They listed the business purpose of the trips as attendance at housing finance and technology conferences. But they rarely stayed at the hotels where the conferences were held, and according to others who attended, they were usually absent from the proceedings.

Instead, the expenses show that they ran up huge car rental bills and dining tabs as they sampled local fare.

The pair's travel tabs dwarf even those of most private, corporate executives. A survey of 200 private corporations conducted in 2000 by a management consulting firm found that the average three-day domestic business trip cost $970, while international trips of seven days averaged $3455.

Harding and Cusack also logged expenses way beyond those of other city officials. When former police commissioner Howard Safir was criticized for taking 10 separate out-of-town trips in 1999, his total expenses were $9100, almost half of which was paid by a private company.

To pay for their travel and entertainment, Harding and Cusack bypassed their agency's own written expense guidelines. HDC rules mandate that lodging costs at conferences are to be at the set conference rate. Airfare is to be "the most economical." Meals, both on the road and at home, are not to exceed "reasonable and customary" costs. Exceptions can be granted by the president, however, the rules state, and Harding and Cusack appear to have had a full-time waiver.

Their most exotic fling came in November 1999 when they flew to an international housing conference in Hong Kong. They put up at the Royal Garden there for $2000 in a four-day stay, and spent $1000 on meals. They stopped off in San Francisco on the way back, staying at a small luxury hotel called the Monaco, running a tab of $4000 over four days and dining at a nearby French spot, Restaurant Lulu, where one dinner came to $400.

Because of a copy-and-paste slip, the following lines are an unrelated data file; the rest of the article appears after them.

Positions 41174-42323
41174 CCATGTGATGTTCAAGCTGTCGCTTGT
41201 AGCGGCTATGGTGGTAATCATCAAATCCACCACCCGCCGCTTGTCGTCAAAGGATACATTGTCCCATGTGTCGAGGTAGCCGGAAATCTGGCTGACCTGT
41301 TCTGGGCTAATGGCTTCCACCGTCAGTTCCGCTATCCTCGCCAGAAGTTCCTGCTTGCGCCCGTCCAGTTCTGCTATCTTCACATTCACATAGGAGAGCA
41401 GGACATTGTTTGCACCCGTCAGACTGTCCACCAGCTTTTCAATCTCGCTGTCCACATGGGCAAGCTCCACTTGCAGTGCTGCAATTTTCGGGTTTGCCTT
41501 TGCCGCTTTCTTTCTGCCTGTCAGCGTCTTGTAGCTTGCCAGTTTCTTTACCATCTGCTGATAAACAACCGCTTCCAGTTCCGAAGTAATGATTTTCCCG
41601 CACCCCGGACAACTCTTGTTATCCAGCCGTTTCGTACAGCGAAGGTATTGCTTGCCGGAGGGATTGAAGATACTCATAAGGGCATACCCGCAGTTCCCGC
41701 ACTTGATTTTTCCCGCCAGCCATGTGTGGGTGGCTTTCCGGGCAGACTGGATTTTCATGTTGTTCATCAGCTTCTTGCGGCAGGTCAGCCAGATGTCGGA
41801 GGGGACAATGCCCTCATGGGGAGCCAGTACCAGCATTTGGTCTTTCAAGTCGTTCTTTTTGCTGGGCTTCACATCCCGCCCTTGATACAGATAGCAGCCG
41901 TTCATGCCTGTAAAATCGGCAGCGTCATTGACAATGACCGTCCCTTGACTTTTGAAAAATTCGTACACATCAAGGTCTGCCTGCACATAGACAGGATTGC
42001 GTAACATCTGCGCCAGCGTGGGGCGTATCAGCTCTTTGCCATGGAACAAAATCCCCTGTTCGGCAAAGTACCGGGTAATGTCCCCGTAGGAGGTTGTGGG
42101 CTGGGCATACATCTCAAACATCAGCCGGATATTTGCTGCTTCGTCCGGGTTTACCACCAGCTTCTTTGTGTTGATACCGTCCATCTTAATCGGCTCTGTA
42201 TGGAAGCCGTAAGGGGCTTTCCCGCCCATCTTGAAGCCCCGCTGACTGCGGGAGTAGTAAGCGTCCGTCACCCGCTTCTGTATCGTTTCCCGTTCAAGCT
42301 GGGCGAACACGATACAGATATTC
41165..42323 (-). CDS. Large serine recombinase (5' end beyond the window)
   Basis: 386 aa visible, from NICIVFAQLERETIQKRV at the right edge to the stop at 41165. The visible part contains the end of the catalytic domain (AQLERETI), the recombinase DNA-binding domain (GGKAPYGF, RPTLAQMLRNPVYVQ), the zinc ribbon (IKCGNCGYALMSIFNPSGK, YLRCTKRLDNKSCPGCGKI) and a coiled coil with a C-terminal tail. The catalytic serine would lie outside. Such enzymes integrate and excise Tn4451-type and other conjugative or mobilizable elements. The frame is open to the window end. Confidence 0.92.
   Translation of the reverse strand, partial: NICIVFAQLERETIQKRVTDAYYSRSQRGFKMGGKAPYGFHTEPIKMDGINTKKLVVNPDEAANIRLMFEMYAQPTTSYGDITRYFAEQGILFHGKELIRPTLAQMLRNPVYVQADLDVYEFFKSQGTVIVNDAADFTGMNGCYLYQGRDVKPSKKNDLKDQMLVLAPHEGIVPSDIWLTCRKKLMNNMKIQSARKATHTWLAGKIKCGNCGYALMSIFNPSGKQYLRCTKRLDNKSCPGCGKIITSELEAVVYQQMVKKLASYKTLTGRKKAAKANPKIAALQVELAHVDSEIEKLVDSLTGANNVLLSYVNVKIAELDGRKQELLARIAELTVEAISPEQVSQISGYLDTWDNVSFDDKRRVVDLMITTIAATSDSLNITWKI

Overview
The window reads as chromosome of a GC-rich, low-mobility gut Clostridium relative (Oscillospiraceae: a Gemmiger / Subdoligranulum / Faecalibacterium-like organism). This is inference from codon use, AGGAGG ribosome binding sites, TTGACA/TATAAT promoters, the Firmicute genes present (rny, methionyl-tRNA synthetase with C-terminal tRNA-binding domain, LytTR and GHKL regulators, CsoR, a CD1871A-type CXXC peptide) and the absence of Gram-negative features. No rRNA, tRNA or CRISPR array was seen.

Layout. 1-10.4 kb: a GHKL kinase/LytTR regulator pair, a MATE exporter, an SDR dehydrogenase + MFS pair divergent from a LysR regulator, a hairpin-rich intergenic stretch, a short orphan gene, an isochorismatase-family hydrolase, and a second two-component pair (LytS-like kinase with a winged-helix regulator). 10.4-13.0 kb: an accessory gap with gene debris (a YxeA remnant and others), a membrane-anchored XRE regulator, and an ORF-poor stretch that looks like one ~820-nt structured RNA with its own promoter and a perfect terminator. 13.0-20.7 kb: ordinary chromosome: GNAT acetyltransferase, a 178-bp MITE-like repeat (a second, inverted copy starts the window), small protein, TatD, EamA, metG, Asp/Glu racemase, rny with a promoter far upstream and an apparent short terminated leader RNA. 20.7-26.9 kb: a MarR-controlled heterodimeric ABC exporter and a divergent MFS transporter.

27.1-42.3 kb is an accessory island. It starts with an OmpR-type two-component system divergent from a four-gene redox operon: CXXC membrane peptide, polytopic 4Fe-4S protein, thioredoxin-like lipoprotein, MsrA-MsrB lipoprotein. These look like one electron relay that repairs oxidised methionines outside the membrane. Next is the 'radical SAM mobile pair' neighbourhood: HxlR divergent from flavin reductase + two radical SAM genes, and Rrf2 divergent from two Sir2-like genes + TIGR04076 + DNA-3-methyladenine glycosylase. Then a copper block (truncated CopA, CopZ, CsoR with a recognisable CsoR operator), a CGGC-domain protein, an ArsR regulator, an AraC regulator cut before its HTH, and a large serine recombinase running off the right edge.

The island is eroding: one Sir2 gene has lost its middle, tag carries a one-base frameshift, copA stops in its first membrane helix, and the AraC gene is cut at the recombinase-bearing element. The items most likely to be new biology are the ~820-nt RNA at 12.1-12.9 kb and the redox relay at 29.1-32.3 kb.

Last year, records show, Harding and Cusack were on the road almost constantly. For a Washington, D.C., visit in March, they spent $2800 at the Four Seasons in Georgetown, where rooms start at $390 a night.

In April, they jetted to San Diego, saying they would attend a meeting of the National Association of Local Housing Finance Agencies. It was an apparently last-minute decision; tickets were booked just two days before departure and cost $2437 apiece, as much as the first-class rate. They checked into the Hotel del Coronado, considered the city's most luxurious—and expensive—retreat, where the bill ran to $5300. They spent another $280 on a rental car and almost $1000 on dining.

In May, there was a short, $2500 jaunt to Tampa. In July, Harding went to the Snow Flake Inn in Stowe, Vermont, for a housing meeting, spending $2200. The same month, records show he made quick visits to Houston and Las Vegas.

In October, Harding and Cusack flew to Los Angeles for a "technology" conference. They stayed at the Casa del Mar in Santa Monica (cost: $5780), and dined at Spago, Hollywood's most crucial see-and-be-seen spot (tab: $390). Harding also asked to be reimbursed for $751 charged to his personal Visa credit card—which he rarely used for business purposes—for the cost of two visits to "Aqua" in Santa Monica, describing them as "conference dinner expenses." But a search shows no restaurant by that name in Santa Monica, only a plush spa overlooking the Pacific Ocean that offers "exquisite pampering" with massages and aromatherapies—and doesn't take Diners Club. The L.A. trip cost $11,725.